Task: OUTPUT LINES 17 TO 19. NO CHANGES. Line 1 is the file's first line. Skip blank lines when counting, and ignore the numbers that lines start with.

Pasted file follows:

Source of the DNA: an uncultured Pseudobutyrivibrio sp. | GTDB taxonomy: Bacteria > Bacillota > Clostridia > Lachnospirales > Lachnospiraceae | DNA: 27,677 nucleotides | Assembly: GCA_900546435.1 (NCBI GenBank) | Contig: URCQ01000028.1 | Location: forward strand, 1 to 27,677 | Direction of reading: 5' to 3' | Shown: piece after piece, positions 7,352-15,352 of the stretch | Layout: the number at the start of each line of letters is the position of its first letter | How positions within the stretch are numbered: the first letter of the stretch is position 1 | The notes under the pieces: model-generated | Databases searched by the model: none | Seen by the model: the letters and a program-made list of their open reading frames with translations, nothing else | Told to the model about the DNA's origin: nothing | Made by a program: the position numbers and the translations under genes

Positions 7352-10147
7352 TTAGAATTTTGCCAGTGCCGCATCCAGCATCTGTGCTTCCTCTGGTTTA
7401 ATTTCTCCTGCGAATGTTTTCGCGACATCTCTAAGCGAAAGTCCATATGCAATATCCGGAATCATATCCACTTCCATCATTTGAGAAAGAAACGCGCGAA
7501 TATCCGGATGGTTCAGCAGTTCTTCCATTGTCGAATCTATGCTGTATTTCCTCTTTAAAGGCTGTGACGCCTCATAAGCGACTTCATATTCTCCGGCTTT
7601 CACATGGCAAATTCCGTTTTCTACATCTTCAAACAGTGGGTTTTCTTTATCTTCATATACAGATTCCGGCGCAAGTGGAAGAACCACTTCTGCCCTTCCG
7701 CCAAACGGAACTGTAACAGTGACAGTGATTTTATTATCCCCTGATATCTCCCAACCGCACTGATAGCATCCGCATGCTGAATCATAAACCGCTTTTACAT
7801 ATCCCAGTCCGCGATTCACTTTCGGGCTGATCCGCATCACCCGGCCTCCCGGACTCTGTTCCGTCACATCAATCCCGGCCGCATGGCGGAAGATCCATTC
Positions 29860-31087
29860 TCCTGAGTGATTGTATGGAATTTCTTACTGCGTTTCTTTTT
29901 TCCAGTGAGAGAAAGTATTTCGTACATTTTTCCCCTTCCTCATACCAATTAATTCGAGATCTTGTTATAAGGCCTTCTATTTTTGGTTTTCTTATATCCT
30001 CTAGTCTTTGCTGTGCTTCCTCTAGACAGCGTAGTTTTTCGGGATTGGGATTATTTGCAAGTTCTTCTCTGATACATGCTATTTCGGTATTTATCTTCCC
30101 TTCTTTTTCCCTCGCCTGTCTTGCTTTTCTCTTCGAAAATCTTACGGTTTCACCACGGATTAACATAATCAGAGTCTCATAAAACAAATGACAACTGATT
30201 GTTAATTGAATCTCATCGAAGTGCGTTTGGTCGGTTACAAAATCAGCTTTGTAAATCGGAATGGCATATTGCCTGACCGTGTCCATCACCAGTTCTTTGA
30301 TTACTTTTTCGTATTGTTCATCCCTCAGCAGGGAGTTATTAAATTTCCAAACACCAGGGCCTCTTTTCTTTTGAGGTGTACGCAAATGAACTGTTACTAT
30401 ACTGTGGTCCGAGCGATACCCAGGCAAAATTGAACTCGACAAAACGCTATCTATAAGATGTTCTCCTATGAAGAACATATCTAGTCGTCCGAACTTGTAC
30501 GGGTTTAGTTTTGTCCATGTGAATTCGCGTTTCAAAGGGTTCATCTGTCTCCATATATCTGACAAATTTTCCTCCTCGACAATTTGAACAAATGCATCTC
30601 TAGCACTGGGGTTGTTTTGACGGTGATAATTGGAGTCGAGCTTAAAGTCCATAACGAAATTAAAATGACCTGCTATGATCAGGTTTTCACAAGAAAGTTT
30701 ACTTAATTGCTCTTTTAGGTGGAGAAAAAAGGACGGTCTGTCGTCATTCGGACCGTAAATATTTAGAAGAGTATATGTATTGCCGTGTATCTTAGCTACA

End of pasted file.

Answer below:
30501 GGGTTTAGTTTTGTCCATGTGAATTCGCGTTTCAAAGGGTTCATCTGTCTCCATATATCTGACAAATTTTCCTCCTCGACAATTTGAACAAATGCATCTC
30601 TAGCACTGGGGTTGTTTTGACGGTGATAATTGGAGTCGAGCTTAAAGTCCATAACGAAATTAAAATGACCTGCTATGATCAGGTTTTCACAAGAAAGTTT
30701 ACTTAATTGCTCTTTTAGGTGGAGAAAAAAGGACGGTCTGTCGTCATTCGGACCGTAAATATTTAGAAGAGTATATGTATTGCCGTGTATCTTAGCTACA